Monday morning we got our first taste of the event at stage 1, a circular route to the north, east and then back into BV. 20 miles, gaining 2,300 ft of elevation on dusty & rocky trails with a fair amount of heat. Smart decision I think for the race to start and finish right next to the Arkansas River, we watched runners cooling off after finishing in the ice-cold water while getting to grips with what lay ahead in the next 5 days. Andrew powered home in 20th place, looking hot but calm and jumping right into the Arkansas. I was a little anxious about how his first day would go as we’d come straight up to altitude from Alabama, to his credit and he came through looking strong and acclimating to the high elevation well. 


Stage 2 said goodbye to Base Camp and headed north to Twin Lakes, up singletrack to the summit of Hope Pass at 12,500 FT – best photo opp of the race on a steep and technical day. We packed a few samples of Mersey Rye, jumped on our mountain bikes and rode the course backwards from the finish line, meeting the runners up at Hope Pass. Along the way we stopped and partied with runners coming down from the summit, pouring shots and celebrating their climb. We had a chance to hang with Andrew for a few minutes as he laid down a strong descent and finishing 18th. 



Learnt a few things along the way – a) we need a trail friendly bottle (lighter, smaller), b) ladies drink a lot more shots on the trail, guys are way too serious, c) Mersey at 12,500 FT is still really good! All bottles empty we packed up the bags and headed back down to see the whole base camp moved up to Leadville, including Chillville!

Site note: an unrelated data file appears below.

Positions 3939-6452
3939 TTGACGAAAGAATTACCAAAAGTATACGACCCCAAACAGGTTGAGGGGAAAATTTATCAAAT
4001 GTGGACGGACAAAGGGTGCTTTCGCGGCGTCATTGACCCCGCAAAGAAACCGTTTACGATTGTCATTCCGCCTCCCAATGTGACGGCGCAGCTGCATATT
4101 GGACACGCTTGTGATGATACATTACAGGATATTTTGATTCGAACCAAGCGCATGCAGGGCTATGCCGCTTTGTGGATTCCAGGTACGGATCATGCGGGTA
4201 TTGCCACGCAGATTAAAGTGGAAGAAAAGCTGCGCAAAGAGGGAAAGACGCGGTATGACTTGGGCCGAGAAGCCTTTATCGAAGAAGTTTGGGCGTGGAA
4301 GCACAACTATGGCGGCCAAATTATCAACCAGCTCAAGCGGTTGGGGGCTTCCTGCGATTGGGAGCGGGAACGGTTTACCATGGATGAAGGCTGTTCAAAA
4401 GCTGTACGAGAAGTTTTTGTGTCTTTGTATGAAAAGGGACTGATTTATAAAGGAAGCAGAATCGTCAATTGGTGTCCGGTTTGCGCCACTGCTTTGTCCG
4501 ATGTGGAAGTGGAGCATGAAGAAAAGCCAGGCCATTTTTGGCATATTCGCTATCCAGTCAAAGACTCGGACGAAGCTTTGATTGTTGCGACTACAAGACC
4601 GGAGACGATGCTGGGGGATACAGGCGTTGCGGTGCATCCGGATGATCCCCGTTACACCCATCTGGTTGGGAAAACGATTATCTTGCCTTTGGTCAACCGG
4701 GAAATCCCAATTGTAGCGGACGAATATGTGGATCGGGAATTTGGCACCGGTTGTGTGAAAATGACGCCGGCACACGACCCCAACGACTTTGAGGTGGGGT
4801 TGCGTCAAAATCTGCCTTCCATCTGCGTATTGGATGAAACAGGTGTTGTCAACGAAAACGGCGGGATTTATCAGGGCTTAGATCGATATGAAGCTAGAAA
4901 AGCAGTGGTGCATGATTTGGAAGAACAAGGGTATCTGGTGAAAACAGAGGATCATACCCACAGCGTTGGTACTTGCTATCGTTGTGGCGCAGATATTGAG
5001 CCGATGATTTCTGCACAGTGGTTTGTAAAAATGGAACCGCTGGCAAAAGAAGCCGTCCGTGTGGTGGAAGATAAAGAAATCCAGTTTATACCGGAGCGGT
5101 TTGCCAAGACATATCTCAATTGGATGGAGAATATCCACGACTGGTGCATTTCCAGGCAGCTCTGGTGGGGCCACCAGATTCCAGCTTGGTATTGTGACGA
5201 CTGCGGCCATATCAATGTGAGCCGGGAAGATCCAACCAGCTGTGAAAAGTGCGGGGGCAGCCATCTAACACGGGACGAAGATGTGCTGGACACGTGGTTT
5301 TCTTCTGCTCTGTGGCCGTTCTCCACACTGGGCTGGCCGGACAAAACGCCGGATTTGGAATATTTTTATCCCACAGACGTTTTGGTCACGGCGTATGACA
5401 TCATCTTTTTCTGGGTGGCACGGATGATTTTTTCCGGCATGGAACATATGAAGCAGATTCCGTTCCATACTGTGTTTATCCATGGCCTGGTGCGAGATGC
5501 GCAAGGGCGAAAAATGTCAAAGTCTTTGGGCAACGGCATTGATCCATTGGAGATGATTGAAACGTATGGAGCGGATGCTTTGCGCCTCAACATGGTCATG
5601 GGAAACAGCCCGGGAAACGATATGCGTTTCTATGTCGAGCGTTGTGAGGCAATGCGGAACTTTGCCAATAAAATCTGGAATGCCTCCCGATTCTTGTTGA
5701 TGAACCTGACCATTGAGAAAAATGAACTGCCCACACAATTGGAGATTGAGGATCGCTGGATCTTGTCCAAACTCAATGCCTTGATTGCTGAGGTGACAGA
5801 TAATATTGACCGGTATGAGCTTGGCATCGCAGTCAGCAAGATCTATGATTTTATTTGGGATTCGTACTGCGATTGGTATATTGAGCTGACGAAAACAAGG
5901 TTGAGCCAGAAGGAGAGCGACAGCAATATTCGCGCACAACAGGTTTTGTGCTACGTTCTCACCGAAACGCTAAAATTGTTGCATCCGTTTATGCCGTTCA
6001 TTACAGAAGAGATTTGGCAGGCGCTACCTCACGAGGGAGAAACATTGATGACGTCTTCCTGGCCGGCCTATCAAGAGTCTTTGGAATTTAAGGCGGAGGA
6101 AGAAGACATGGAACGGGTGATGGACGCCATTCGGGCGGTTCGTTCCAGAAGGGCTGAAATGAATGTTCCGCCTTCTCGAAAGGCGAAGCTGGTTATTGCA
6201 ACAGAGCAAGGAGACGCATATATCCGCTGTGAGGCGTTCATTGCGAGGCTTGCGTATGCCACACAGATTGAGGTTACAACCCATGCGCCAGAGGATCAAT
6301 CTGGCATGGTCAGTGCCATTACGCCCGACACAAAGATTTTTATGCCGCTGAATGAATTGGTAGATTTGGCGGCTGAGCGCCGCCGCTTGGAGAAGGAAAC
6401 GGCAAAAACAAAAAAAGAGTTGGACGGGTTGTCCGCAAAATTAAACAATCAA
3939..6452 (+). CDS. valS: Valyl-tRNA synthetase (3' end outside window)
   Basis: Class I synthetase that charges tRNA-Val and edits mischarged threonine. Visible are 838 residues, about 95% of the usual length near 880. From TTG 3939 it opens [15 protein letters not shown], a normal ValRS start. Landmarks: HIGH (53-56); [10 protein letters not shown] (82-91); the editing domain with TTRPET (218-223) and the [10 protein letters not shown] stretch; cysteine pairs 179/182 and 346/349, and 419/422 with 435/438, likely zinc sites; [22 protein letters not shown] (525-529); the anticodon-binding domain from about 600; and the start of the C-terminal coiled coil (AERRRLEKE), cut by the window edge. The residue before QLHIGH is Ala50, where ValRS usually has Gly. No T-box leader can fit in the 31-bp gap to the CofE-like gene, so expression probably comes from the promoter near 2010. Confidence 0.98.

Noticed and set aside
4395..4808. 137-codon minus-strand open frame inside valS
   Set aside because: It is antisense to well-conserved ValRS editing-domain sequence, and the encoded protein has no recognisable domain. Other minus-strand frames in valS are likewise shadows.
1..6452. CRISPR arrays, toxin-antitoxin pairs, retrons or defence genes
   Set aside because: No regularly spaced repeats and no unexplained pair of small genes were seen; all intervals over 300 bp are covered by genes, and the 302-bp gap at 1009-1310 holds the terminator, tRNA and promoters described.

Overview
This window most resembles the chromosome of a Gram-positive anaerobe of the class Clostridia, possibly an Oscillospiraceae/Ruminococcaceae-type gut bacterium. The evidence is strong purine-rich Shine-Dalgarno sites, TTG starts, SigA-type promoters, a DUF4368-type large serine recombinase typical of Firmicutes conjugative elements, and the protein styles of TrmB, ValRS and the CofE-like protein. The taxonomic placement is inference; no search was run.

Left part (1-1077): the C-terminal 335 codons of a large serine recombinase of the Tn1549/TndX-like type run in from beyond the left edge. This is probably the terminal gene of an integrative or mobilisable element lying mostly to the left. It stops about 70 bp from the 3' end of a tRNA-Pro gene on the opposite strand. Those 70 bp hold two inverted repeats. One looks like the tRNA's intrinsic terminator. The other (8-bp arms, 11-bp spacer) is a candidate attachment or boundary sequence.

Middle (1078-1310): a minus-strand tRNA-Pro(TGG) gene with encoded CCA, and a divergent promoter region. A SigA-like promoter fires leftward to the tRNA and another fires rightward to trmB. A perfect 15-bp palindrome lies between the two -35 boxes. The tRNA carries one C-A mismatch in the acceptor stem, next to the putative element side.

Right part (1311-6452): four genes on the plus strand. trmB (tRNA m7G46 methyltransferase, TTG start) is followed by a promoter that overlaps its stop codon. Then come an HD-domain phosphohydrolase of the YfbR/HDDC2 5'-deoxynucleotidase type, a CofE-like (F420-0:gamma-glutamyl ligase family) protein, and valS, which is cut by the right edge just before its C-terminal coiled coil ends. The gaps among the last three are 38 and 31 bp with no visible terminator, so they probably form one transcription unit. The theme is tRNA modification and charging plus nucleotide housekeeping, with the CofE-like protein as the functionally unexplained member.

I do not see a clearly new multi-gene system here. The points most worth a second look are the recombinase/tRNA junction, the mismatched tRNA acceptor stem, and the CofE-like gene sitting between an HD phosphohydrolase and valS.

It was here we introduced the Birmingham Slammer to Chillville, a perfect refresher in the heat, packing a punch but sweet on the taste buds when you need to recharge. Mersey, Gin, Amaretto & OJ does the trick! 


Wednesday saw Stage 3 as everyone left Leadville and journeyed 24.5 miles (the longest stage) to a slice of paradise at Nova Guides. We were able to meet the runners around the halfway mark in the historic Camp Hale / 10th Mountain hut area and deliver whiskey on the run. This turned out to be Andrew’s toughest day, the altitude was setting in and a few nights of low sleep were accumulating. He was holding on to his position though at 19th  – learn more about the 10th Mountain here – also one of my favorite distilleries honors these legendary soldiers – check them out here.



Nova Guides was our base camp for the next 2 nights, a patch of paradise at Camp Hale, hugging the Eagle River as a small, natural lake forms off to the south. The tents were pitched in the fork of the river and lake, surrounded by water, Adirondack chairs and Chillville. The setting sun while we camped by the fire, listening to ultra guitarists (yeah, you know when you cross an ultra runner with a guitarist?), sharing Mersey for a good night's sleep was all pretty surreal. 


The next morning, we woke up to a gentle fog resting on the lake and floating through the camp while the sun rose. Even though it was the middle of August, being so high up in the